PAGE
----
The Danger of Madoff style “Clawbacks”

Think back to Enron. Many investors made large sums of money off Enron stock in the late 90’s, gains that in retrospect were at least partly due to fraud being committed by executives at Enron. Many investors (and employees) lost large sums of money on the same Enron stock in 2001 as the aforementioned fraud unraveled. Should those investors who sold at the peak in 2000 have to give part of their gains to investors and employees who were either unwilling or unable to sell their shares?

What about mutual funds, or pensions? Enron was held by and generated profits (and losses) for numerous mutual funds and pensions. It’s quite likely that the majority of people reading who had mutual funds, 401ks or were enrolled in pension funds in the 1999-2001 time frame either gained or lost money as a result of Enron’s dramatic fraud driven rise and fall.

If these type of after-the-fact actions become prevalent, it will have a chilling impact on our financial economy. Investors will be rightfully reluctant to redeploy gains into new investments until the statute of limitations has passed. Investors will also demand higher returns (increasing the cost of capital) to compensate for the additional risk to their returns post investment. Either of these scenarios would further slow what already promises to be a very slow economic recovery.

Why should the Madoff case be any different? Last week the court appointed trustee sent out letters requesting that anyone who withdrew money from their Madoff account in the past 6 years return it (a “clawback”), even if they had no inkling of the fraud and have already spent the money they withdrew. In addition to adding yet more financial jargon to our vocabulary, the increasing use of this type of legal remedy creates a very slippery slope which could potentially impact investors of all incomes and asset classes.

The media sympathy to the Madoff investors has been muted, as many of the “victims” appear to have spent more on their last vacation than the average American earns in year. However, it’s important to look past the class warfare and focus on the actual issue and precedent it could set. Despite all the legalese surrounding the descriptions of the case, this issue is relatively simple. On one hand you have hypothetical Madoff Investor “A” who invested $500,000 with Madoff in 1999. On the other hand you have Madoff Investor “B” who made the same $500,000 investment with Madoff also in 1999. Fast forward to 2004, both accounts have increased to $700,000 and neither investor has added or removed any money. In late 2004, Investor “A” elects to cash out his entire account ($700,000) and use a portion of the money to pay for his children’s college and uses the rest to fund expansion of his business. Investor “B” elects to keep his money at Madoff and at the start of the scandal, the account was listed as having a balance of $900,000. Now it’s April 2009 and Investor “A” does not have a Madoff account at all (having closed his account in 2004) while Investor “B” still has an account but based on the current money recovered, has a projected value of less than $20,000.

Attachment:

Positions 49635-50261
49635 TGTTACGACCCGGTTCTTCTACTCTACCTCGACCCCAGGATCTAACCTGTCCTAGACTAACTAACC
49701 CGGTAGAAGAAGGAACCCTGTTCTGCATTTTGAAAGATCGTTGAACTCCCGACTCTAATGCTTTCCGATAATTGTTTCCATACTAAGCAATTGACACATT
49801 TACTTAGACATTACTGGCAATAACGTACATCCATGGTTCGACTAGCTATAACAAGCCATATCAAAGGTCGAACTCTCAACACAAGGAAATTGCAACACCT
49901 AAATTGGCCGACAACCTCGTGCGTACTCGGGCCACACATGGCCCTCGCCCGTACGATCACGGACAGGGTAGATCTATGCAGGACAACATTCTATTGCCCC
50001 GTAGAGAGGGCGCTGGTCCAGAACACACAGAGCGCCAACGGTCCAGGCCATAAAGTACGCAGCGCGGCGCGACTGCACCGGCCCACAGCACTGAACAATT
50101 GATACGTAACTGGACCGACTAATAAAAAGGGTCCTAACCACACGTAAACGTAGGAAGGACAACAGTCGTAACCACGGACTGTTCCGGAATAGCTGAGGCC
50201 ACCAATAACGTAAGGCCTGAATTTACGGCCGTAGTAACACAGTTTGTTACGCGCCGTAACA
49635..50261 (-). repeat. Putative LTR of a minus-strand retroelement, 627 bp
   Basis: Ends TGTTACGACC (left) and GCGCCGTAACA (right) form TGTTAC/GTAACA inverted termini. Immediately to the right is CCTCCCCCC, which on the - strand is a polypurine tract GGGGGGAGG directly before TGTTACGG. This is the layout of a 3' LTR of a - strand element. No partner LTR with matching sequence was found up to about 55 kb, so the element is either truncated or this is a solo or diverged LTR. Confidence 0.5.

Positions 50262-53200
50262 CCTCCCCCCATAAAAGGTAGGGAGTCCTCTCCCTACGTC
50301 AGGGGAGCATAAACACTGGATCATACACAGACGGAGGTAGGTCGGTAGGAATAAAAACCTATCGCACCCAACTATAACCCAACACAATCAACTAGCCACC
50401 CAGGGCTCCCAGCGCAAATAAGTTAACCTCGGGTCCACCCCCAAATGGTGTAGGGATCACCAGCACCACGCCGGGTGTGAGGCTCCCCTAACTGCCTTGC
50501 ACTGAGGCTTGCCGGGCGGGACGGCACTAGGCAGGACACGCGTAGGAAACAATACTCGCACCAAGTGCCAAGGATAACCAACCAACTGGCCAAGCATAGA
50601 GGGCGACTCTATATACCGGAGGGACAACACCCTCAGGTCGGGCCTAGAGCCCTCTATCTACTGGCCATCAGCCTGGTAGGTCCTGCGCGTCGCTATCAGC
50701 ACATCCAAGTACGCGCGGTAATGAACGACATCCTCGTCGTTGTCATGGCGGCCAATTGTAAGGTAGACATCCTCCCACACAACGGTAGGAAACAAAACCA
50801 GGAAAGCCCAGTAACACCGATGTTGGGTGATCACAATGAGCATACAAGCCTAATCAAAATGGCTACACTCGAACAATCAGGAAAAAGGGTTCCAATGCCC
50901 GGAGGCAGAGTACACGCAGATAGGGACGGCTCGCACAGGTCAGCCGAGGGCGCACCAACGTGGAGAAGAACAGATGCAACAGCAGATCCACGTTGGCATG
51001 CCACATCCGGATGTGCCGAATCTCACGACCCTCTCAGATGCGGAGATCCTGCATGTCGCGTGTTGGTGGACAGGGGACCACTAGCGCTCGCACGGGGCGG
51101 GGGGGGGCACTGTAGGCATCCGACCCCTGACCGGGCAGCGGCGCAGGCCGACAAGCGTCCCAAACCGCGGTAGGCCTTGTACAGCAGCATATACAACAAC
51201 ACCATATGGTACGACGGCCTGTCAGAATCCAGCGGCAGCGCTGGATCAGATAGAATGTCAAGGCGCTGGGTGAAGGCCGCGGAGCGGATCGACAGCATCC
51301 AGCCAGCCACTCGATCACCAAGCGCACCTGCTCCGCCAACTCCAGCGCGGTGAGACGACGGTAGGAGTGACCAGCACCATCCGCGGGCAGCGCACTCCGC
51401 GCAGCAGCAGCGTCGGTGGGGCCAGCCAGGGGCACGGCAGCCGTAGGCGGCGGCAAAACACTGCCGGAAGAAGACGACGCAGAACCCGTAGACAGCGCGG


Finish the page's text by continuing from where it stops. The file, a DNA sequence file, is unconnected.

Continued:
The question is – should Investor “A” have to repay some or all of the $700,000 he withdrew in 2004 to help offset the losses of Investor “B”? If the answer to this question is “yes”, and there will no doubt be legal challenges to this course of action, it is important to evaluate the impact of this scenario on other types of investments.

Currently, this style of clawback has been contained to hedge funds and Madoff style managed accounts, all of which deal only with accredited investors (defined by the SEC as having a net worth over one million dollars and income of over two hundred thousand per year for individuals, three hundred thousand for couples). What is disturbing about this trend is how easily the theory can be applied to any investment where one person wins and another loses.

As difficult as it is for many people to accept, we live in a world full of randomness and risks that we can never fully anticipate or control. While we should increase our efforts to root out and prevent Madoff and Enron style fraud, it is a mistake to try to punish investors’ whose only crime was being lucky enough to sell at the right time.

3 Comments

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  • http://s3ceojackholt.wordpress.com S3CEO_Jack_Holt

    Since nothing with tangible value was created with the Madoff investments, to whom will the proposed clawback go? Isn’t it just a big money shift?

    • http://www.johnstanderfer.com John Standerfer

      Yep. The returned money is slated to be divided among all clients with a claim against Madoff.

  • http://jamesfowlkes.com Investing Made Simple

    This is an extremely disturbing trend. I sincerely hope that this does not go through and that the investors who pulled their money out fight back against these vultures.